Evaporation, which increases reagent concentration, and confinement could explain why reaction rates in bimolecular reactions are enhanced by water microdroplets, but the same reasoning wouldn’t apply to unimolecular reactions. Many therefore attribute the accelerated reaction rates to effects on the microdroplet surface including partial solvation, reagent orientation, extremes of surface acidity or basicity and large electric fields. It could be a combination of several factors.

Electric fields are known to alter reaction rates and selectivity, and sometimes even reaction mechanisms. One theory is that electric double layers, the alignment of free O–H bonds in interfacial water molecules or partial charge transfer creates an electric field at the air–water interface. This electric field is thought to be strong enough to oxidise electrons out of hydroxide ions or other closed-shell molecules dissolved in water, forming highly reactive radicals and free electrons.

Are there any other theories?

Yes. One of the most eye-catching reports of microdroplet phenomena is that they can spontaneously form hydrogen peroxide. However, that claim is disputed and a recent preprint attributes this particular effect to a different interface – that between water microdroplets and a solid. Here, the solid is thought to oxidise oxygen dissolved in the water to form hydrogen peroxide. The preprint reports that the tendency of solid substrates towards forming hydrogen peroxide relates to its electrochemical potential, with magnesium generating more hydrogen peroxide than silicon wafers.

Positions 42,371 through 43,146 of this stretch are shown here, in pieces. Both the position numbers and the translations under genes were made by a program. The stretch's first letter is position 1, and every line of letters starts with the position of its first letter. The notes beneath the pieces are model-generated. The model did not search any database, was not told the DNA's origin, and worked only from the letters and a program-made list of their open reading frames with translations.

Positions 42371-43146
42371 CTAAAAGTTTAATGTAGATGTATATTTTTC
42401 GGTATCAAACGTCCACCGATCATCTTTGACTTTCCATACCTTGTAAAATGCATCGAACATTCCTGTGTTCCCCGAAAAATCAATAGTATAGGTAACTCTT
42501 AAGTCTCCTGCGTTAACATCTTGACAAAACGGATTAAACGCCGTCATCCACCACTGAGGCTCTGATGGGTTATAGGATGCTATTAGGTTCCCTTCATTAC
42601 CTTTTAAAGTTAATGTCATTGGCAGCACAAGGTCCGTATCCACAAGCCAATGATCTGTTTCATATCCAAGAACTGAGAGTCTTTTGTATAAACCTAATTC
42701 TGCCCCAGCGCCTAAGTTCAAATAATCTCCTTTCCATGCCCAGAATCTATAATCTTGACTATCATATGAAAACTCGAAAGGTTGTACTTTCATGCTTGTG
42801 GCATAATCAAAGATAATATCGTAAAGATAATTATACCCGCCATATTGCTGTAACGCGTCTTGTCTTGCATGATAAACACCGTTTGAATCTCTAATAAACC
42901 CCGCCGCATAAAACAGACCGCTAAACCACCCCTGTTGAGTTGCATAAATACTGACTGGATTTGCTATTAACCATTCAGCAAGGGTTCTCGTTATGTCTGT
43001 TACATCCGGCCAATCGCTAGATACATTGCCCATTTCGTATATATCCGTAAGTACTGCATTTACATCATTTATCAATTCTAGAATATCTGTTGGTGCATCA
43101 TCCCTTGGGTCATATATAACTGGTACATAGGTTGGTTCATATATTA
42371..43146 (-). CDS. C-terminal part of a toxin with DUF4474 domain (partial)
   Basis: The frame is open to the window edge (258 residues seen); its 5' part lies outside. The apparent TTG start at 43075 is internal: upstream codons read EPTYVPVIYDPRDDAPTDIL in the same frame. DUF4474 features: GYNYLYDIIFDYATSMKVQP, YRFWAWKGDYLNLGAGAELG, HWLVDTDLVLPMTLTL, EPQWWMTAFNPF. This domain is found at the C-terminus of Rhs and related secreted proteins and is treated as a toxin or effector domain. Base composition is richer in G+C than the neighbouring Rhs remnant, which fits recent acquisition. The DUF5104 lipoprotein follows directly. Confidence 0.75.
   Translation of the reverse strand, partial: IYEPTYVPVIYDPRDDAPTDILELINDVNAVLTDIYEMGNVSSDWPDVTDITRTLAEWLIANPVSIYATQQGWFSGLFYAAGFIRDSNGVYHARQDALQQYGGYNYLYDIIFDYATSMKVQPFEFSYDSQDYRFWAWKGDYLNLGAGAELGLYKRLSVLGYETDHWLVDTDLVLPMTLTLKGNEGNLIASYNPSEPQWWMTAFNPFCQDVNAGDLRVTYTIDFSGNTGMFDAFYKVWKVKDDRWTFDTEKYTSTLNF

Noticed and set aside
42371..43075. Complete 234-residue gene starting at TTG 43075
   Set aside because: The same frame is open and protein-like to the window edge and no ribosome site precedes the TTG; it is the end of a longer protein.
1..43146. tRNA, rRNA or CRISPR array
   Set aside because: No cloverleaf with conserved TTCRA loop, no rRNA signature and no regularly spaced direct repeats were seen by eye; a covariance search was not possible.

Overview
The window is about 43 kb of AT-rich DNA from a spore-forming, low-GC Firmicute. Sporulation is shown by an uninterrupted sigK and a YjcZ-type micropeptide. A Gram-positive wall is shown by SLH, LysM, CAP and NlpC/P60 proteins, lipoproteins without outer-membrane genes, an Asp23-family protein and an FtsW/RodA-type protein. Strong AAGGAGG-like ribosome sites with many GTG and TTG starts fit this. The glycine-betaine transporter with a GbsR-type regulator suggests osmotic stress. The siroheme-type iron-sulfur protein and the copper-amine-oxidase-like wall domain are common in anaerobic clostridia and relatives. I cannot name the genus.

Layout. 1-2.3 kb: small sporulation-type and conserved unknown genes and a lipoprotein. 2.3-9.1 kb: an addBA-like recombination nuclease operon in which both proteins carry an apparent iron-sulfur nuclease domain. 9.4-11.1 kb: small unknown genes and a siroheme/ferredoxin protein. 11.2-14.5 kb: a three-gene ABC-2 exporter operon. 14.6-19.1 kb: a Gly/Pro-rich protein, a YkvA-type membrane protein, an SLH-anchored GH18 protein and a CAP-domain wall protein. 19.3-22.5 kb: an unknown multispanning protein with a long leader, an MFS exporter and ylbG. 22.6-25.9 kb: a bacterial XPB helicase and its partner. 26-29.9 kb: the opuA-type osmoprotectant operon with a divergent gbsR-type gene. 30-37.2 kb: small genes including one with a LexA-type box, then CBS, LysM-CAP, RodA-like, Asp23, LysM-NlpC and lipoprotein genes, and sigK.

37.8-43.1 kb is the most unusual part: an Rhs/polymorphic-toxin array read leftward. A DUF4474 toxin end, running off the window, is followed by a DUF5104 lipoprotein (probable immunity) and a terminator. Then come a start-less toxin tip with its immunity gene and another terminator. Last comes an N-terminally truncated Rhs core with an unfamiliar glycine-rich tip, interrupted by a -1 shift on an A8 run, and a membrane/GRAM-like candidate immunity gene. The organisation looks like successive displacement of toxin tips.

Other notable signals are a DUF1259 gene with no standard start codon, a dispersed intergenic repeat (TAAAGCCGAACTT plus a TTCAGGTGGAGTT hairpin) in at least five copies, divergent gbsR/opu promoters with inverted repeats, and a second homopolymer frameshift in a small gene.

Why is it so hard to figure out what’s going on?

It’s hard to design control experiments for multi-phase processes that isolate the exact mechanism responsible for accelerated reaction rates in water microdroplets. Droplet size, temperature and concentration are difficult to hold constant. Quantifying reaction species at low concentrations is also challenging and the systems are also sensitive to contamination. Moreover, simulations that faithfully capture important aspects of the air–water interface are computationally demanding.

How practical would it be to scale-up a reaction using microdroplets?

Scaling up reactions in water microdroplets could be challenging, if not economically uncompetitive with conventional large-scale processes, especially regarding the electrical energy required to create microdroplet mists. What’s more, they’d probably require incredibly large volumes of solvent. A system that recycles and resprays the solvent will likely be part of any large-scale reactor that uses water microdroplets.

Did you say water microdroplets could have played a role in the origin of life?

Many experts agree that processes at the air–water interface helped build chemical complexity. For example, research shows that abiotic amino acids readily form amide bonds at the air–water interface of water microdroplets. Given this scenario mimicked conditions thought to have occurred on early Earth, it suggests that atmospheric aerosols or sea spray might have helped initiate the formation of the first biopolymers.

Water microdroplet chemistry is contentious, here’s why